Dr. Nelson's interests lie with the physiological and biochemical adaptations of skeletal muscle to acute and chronic stressors (e.g. exercise and environment), and how these adaptations can be manipulated to improve work and/or athletic performance. As a result of this interest, Dr. Nelson is also involved with research into ergogenic aids as well as new and improved methods of physical training. Dr. Nelson performs both basic and applied research. By gaining insight into basic principles, it allows him to be aware of the most efficacious application methods. For instance one of his current areas of investigation revolves around muscle stiffness. He first noted a difference between fast and slow motor units in the stiffness of the myotendinous junction in rats. Based on that observation, he has, along with several collaborators designed studies to investigate the influence of acute and chronic stretching on several performance variables in humans. Those variables influenced by acute stretching are being investigated further to establish whether or not there are any fiber type specific modulations in these variables.
Nelson, A.G. and J Kokkonen. (2013). Elevated metabolic rate during passive static stretching is not a sufficient aerobic warm-up. Journal of Sport and Health Science. Journal of Sport and Health Science. 2: 109-114.
Russell, R.D., R.R. Kraemer, and A.G. Nelson. (2013). Metabolic dysfunction in diabetic offspring: deviations in metabolic flexibility. Medicine and Science in Sports and Exercise. 45(1):8-15.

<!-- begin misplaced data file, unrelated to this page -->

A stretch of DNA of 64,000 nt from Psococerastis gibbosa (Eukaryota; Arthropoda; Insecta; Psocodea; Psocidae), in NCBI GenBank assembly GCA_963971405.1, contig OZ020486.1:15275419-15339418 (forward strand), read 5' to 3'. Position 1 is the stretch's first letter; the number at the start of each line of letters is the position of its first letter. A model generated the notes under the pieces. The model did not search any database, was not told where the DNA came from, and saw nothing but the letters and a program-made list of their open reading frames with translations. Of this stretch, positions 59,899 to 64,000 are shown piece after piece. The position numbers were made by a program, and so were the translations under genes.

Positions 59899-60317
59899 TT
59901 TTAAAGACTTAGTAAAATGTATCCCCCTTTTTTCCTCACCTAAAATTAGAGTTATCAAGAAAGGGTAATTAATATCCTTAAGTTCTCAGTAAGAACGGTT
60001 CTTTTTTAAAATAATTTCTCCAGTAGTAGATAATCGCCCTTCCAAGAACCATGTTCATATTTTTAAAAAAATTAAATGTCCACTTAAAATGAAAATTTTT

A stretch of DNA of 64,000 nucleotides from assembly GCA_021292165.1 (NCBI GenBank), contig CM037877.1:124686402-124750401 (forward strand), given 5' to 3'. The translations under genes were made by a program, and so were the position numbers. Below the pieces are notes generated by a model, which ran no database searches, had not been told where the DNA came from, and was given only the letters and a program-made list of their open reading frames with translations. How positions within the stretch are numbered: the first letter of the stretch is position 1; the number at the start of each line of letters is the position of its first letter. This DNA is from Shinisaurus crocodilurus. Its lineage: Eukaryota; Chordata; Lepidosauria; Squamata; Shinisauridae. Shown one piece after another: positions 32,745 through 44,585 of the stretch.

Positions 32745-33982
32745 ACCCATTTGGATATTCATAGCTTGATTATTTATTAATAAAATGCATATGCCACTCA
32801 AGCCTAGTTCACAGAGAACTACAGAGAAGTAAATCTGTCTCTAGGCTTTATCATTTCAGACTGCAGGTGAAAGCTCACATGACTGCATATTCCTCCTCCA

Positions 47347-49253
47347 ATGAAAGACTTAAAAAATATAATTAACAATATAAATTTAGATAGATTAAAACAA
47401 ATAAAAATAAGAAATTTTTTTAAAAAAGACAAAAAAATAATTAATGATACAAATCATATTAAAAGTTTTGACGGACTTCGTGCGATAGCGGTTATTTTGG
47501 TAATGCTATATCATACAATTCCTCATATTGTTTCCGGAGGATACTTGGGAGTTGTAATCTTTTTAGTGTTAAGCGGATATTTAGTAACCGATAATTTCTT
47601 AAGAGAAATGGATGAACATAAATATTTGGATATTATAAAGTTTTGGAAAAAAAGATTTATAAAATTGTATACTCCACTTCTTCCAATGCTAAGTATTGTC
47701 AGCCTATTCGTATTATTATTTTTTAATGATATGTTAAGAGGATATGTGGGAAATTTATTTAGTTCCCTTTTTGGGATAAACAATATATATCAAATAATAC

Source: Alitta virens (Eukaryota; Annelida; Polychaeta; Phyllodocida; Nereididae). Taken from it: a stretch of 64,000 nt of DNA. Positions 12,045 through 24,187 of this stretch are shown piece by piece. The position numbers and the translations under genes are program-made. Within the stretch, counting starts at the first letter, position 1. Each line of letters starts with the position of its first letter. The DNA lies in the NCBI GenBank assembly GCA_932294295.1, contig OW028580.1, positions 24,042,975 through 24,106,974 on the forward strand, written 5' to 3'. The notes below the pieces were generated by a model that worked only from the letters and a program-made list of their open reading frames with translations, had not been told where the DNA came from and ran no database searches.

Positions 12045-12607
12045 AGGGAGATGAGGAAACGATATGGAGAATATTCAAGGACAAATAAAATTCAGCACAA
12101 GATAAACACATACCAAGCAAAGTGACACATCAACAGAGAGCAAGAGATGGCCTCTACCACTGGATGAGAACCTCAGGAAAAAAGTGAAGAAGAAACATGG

Nelson, A.G. J. Kokkonen, D.A. Arnall, and L. Li. (2012). Acute stretching increases postural stability in non-balance trained individuals. Journal of Strength and Conditioning Research . 26(11):3095-3100.
Nelson, A.G., J. Kokkonen, J.B. Winchester, W. Kalani, K. Peterson, M. Kenly, and D.A. Arnall. (2012). A ten-week stretching program increases strength in the contralateral muscle. Journal of Strength and Conditioning Research. 26(3):832-836.
Nelson, A.G., J. Kokkonen, D.A. Arnall. (2011). Twenty minutes of passive stretching lowers glucose levels in an at risk population: an experimental study. Journal of Physiotherapy 57(3):173-178.
2013 American College of Sports Medicine Annual Meeting, Indianapolis, IN: “A Pre-exercise Dose Of Melatonin Can Alter Substrate Use During Exercise. “
2012 American College of Sports Medicine Annual Meeting, San Francisco, CA: “Acute Short Term Dim Light Exposure Can Lower Muscle Strength Endurance.”
2011 American College of Sports Medicine Annual Meeting, Denver, CO: “Dim Light Exposure Reduces a Type 2 Diabetic's Glucoregulatory Ability: A Case Study.”